Somehow I clearly remember first hearing jazz/fusion icon Lenny White as solo artist first. And never even having heard him as the drummer for Chick Corea’s Return To Forever from 1973 through 76. My first impression,through DJ/musician Nigel Hall’s radio show at the University Of Maine,was via White’s debut solo album Venusian Summer from 1975. Had to warm to that album. At the time? The Wounded Bird label was reissuing White’s 70’s solo catalog on CD. So it was exciting to know I’d be hearing more of his music.
Now eventually ended up with all of those reissues. But the one that caught my years most was a 1978 album called The Adventures Of Astral Pirates. It blended some of the sci fi elements of RTF’s music,not to mention the spirituality of EWF and the narrative style of P-Funk with it’s comic strip style liner notes. However there was one song on this wonderfully space funk/fusion recording that really caught my ear in a big way. It was sung by the late Don Blackman,soon to be part of White’s group Twennynine. And it was called “Universal Love”.
It all gets started with Blackman’s piano and and Jeff Sigman’s Brazilian style rhythm guitar,which quickly morphs into a thick and fat funky bass/guitar interaction to sequel into Blackman’s first vocal refrain. The first chorus begins with a falsetto vocal that goes into a sleek,electric piano led late 70’s jazz/pop melody before going into an instrumentally chunkier version of the refrain before going into an extended version of the chorus and the intro itself. And it all concludes with very final crescendo’s for each of the songs musical themes.
This song stands as a fine example of the dreamiest end of the space funk sound. The atmospheric jazz/fusion element that comes from bassist Alex Blake and Don Blackman’s touches put this right tune with what I call “people music”. Even with the talented Lenny White’s fast paced,spasmodic progressive style of drumming? It’s impressive to hear how much he seems to have learned from Clyde Stubblefield about what not to play as a funky drummer. The space White puts into this song really allows the powerful groove and melody to be at it’s most expansive.
Filed under 1970's, Alex Blake, bass guitar, Don Blackman, drums, Funk Bass, jazz funk, jazz fusion, Lenny White, Uncategorized, Wounded Bird Records
Recently there have been a couple of indie funk musicians on Facebook who’ve befriended me there. Both of them had seen this blog. And wanted to their music with me. One of them was a gentleman named Tom O’Grady. He is the keyboard player/composer of the band Resolution 88 that includes bassist Tiago Coimbra,drummers Afrika Green, percussionist Ric Elsworth as well as sax player George Crowley. Tom is what a lot of music people refer to as a “roads scholar”-in reference not to a specific university but to a musician with a love of the Fender Rhodes electric piano. And this comes into play hugely on their self titled debut album,and the song that leaped out most on it for me in “Back Boobs”.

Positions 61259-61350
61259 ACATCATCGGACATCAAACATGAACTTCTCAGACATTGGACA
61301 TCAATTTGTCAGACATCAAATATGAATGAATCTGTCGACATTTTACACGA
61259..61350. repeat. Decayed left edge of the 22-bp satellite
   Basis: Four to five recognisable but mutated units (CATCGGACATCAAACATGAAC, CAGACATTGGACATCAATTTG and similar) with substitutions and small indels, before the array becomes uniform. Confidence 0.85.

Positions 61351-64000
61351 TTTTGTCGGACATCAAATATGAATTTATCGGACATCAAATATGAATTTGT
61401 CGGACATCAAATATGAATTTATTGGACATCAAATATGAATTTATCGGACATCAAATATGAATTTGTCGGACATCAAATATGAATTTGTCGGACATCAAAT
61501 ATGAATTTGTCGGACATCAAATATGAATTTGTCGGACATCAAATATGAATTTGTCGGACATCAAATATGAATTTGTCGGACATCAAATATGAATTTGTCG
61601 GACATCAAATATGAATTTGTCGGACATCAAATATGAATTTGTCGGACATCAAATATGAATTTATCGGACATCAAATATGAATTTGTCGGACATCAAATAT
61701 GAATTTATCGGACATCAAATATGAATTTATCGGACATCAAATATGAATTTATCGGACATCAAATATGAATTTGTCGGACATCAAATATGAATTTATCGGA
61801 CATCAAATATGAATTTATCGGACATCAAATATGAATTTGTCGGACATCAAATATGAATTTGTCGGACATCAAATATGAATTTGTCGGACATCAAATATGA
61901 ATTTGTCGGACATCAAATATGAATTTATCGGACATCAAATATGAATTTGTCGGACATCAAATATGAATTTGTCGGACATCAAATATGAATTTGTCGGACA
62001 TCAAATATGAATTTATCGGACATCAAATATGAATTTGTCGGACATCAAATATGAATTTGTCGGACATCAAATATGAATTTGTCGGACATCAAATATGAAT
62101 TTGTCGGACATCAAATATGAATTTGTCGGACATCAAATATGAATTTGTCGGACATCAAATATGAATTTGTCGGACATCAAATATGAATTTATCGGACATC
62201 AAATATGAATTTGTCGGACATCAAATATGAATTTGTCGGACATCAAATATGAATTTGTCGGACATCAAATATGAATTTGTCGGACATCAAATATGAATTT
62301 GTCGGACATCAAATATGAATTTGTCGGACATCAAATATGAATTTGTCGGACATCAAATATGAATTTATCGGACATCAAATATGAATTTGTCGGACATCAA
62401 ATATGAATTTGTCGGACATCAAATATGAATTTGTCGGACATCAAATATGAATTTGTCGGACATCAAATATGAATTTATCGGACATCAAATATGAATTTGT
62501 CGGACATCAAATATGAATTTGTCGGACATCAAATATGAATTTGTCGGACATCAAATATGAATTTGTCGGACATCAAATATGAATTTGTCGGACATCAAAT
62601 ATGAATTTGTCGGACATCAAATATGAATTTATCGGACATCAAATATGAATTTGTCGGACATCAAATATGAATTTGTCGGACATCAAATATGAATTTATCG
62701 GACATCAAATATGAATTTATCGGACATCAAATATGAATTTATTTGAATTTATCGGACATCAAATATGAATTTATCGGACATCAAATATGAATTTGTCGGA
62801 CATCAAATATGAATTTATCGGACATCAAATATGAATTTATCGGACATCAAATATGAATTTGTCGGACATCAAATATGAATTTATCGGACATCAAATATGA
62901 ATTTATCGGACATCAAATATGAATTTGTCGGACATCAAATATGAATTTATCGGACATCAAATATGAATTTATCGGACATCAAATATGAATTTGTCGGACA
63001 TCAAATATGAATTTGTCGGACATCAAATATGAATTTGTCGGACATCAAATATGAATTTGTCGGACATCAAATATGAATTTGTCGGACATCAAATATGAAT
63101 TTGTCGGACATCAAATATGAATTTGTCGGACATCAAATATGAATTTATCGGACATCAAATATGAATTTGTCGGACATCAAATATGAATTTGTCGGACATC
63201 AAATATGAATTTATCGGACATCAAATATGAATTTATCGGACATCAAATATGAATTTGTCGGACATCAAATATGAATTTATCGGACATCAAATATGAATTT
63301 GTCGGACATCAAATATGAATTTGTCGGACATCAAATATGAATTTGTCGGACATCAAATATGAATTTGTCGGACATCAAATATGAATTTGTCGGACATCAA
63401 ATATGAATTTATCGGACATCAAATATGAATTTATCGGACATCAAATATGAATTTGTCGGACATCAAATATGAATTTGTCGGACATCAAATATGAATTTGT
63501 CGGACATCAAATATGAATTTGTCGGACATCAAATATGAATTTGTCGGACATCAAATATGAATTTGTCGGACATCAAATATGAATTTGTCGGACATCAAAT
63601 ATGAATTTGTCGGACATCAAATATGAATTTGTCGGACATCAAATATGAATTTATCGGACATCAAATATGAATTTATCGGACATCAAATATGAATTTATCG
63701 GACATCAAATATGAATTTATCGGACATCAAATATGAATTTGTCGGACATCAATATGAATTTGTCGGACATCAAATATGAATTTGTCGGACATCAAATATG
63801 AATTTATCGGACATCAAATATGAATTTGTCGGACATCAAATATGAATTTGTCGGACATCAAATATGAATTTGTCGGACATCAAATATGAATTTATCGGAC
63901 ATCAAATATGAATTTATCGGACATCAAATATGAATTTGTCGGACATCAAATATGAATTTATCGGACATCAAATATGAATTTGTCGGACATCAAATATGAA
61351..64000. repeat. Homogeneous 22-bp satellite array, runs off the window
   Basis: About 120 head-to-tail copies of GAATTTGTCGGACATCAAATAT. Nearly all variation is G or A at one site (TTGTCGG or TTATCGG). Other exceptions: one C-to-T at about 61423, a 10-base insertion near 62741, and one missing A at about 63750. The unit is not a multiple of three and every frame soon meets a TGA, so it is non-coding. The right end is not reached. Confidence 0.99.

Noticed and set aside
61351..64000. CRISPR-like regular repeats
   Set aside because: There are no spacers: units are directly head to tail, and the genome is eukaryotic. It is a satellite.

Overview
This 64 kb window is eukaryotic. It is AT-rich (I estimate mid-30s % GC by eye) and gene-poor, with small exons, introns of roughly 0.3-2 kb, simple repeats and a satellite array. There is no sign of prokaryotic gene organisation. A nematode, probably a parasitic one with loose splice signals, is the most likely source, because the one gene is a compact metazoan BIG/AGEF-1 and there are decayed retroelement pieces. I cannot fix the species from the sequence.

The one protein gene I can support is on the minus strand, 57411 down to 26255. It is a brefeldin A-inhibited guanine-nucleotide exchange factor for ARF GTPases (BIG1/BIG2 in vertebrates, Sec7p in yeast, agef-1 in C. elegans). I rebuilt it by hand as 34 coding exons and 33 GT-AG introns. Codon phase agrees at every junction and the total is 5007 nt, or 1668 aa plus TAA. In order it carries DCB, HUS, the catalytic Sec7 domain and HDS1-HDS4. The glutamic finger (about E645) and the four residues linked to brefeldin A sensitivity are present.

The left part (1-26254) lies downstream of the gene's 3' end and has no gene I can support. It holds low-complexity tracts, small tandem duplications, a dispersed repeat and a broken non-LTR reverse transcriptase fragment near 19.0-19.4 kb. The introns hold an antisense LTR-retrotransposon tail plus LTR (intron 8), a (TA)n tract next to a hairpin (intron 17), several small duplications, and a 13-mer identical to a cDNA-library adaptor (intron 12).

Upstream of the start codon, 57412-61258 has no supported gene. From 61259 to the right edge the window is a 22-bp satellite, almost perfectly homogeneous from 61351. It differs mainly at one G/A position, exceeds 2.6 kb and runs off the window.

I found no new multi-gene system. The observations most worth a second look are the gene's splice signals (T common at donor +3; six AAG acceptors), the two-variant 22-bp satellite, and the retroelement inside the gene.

The song begins with O’Grady playing a bouncing bass synthesizer before Afrika’s drums kicks the high hats into an equally bouncing drum groove. In this O’Grady plays a musical symphony with himself on both the bass and round,high pitched melodic synthesizer. In between that he weaves in a rhythmic clavinet solo accented by his thick layers of roads. They keyboardists funk symphony is accented before each chorus by a series of rhythmic breaks-after which the bass synth that opens the song essentially re-introduces that chorus. On the final one that rhythm break extends into a light,percussive refrain after which Crowley kicks in with a spirited,free jazz styled sax solo before the main chorus again closes out the song.
First thing that comes to mind in hearing this song is O’Grady’s and the rest of the band’s long time experiences playing with many of their jazz/funk progenitors-all before coming out the box with their own grooves. He played on a couple occasions with the late Don Blackman,fellow keyboardist and one time member of Lenny White’s Twennynine. Ric Elsworth played with the swing inspired pop jazz artist Jamie Cullum. Afrika Green has even performed before the royal family on one occasion. Considering O’Grady proudly announcing Herbie Hancock as a major influence on his playing? It’s not surprising this song has a structure that makes strong nods to the Heathunter’s 1975 groove “Steppin In It” from their Man-Child album. So as a band,Resolution 88 bring their university music education in jazz with their strong feeling for funk,it’s presence and the tradition of the genre’s hybrid.
What really brings this song out instrumentally,at least to me,is the mixture of the rhythmic bounce and a very specific use of precise drum breaks. This of course goes right back to funk’s creation as heard in it’s fullest flower from James Brown’s “Cold Sweat”,of course. But one thing drummer Green and Elsworth as a percussionist do on this particular song happens on the instrumental refrains of the songs. They break up the entirely of the music with a completely drum like timing,and this is especially true on the bridge. Sometimes a drum break in funk can seem like a jarring aspect cutting the song into specific sections. In this one? It’s presented as a way of adding complete drama to the rhythm-with it’s metronome-like time signatures to the actual song. The fact that this song embraces both the fun of funk,as well as the genres high potential for crackerjack musicianship make it a vital jazz-funk revelation for the 2010’s!